The worst bushfires in Australia’s history
Bushfires, although a part of the Australian landscape for millions of years, have a wrought a significant amount of damage, some far worse than others.
Worst fires have high temperatures, low humidity and strong winds
The most devastating fires are usually preceded by record high temperatures, low relative humidity and strong winds, which create ideal conditions for the rapid spread of fire. Though much of Australia has come out of severe drought and much of the outback is green, this spells trouble for bushfires, as grasslands have significantly increased – providing a ready fuel source for bushfires.
In urban areas, fine fuels such as mulch, timbre decks and housing materials dry out in high heat and low humidity, which helps feed the flames. But not all urban areas are at high risk.
“Menacing bushfires that cause death and house loss aren’t universal across Australia,” Justin says. “They’re quite focused to smaller regions on the Australian continent, and that’s mainly because the severe fire weather that sets the scene for really bad fires [in urban areas]…only occurs in certain areas.”
The Northern Territory, for example, has avoided fire-related deaths despite the widespread yearly presence of bushfires throughout the state. (See a time lapse video of bushfires in Australia over the last decade).
Researchers attribute this to relatively mild fire weather conditions, the state’s sparse population and community awareness.
While New South Wales, Canberra, South Australia and Tasmania have all experienced devastating bushfires in recent years, it is Victoria – particularly in regions near Melbourne—that stands out as a hotbed for bushfire activity. Four of the five deadliest fires on record in Australia have been in Victoria.
Five deadliest bushfires on record
(Ranked according to number of fatalities)
1. Black Saturday (VIC), 7-8 Feb 2009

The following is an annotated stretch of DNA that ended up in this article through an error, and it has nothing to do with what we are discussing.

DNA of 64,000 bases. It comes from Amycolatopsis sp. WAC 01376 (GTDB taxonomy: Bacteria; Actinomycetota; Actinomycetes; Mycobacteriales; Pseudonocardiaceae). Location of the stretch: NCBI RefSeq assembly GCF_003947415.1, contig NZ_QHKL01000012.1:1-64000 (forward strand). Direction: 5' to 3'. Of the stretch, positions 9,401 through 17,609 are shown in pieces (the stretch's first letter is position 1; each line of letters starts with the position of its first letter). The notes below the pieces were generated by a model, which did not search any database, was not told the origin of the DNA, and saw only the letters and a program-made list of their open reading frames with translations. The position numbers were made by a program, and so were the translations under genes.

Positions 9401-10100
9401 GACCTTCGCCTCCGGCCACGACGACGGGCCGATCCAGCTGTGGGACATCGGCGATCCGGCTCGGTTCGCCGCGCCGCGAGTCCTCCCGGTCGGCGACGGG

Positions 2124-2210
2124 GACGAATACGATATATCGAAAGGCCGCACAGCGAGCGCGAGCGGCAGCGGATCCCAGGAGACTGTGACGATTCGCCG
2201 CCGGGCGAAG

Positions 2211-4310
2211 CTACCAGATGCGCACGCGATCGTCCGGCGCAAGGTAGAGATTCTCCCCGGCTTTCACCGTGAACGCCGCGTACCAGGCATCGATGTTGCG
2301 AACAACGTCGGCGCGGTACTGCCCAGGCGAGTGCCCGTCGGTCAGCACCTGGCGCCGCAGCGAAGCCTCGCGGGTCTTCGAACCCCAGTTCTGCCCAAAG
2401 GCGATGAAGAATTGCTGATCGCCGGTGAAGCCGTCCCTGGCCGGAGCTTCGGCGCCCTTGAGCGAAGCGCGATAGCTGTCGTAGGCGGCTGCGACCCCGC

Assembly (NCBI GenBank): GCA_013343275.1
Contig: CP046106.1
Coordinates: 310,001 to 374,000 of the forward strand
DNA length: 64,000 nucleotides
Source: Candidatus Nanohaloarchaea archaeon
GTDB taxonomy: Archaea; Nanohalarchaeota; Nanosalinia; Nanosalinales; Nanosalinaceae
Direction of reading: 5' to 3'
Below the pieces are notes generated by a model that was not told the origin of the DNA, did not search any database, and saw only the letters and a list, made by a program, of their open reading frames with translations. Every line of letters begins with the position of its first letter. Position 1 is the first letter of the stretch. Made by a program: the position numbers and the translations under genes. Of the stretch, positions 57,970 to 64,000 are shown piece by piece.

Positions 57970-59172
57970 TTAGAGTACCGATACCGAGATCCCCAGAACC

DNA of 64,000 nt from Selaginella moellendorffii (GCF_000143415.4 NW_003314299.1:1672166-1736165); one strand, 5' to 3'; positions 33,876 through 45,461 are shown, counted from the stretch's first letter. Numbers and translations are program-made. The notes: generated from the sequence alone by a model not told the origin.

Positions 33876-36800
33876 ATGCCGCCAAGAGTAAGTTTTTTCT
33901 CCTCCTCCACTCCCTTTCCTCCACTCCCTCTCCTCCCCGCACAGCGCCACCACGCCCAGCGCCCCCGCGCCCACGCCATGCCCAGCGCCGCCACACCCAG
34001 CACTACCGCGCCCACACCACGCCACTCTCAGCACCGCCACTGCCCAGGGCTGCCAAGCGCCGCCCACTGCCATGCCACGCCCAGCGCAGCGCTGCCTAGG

Black Saturday resulted from some of the worst fire conditions ever recorded in Victoria. Record-high temperatures and strong winds after a season of intense drought set the bush alight across the state, causing widespread devastation, 173 fatalities and the destruction of more than 2000 homes.
2. Ash Wednesday (VIC, SA), 16-18 Feb 1983
Widespread drought, gale-force winds, high temperatures and low relative humidity set the scene for a series of fires across Victoria and south-eastern South Australia. Accidents and arsonists started most of the fires, which spread rapidly through scenic residential regions near Melbourne and Adelaide, resulting in the death of 75 people and the destruction of nearly 1900 homes.
3. Black Friday (VIC), 13-20 Jan 1939
Drought conditions and water shortages also preceded Black Friday, but the usual combination of high temperatures, strong winds, and low humidity finally triggered fires throughout bush communities near Melbourne. Well-meaning locals and graziers made the problem worse by trying to use controlled burns to protect themselves from disaster, only to see their good intentions help spread the flames. In all, 71 people were killed and 650 houses were destroyed. A Royal Commission investigation into the fires led to increased fire awareness and prevention efforts throughout Australia.
4. Black Tuesday (TAS), 7 Feb 1967
An unusually abundant spring covered Tasmanian forest floors with litter, providing excess fuel for the bushfire season. Strong northerly winds and high temperatures coupled to help fuel at least 80 different fires across southern Tasmania, which swept over the south-east coast of the state and came within 2km of central Hobart. The fires killed 62 people and razed almost 1300 homes.
5. Gippsland fires and Black Sunday (VIC), 1 Feb-10 Mar 1926
Large areas of Gippsland caught fire, culminating in the Black Sunday fires on 14 February that killed 31 people in Warburton, near Melbourne. Over the two-month period, a total of 60 people were killed.
- Black Saturday bushfires five years on
- On this day: Ash Wednesday bushfires
- Did Aboriginal Australians hold the answer to our bushfire problem?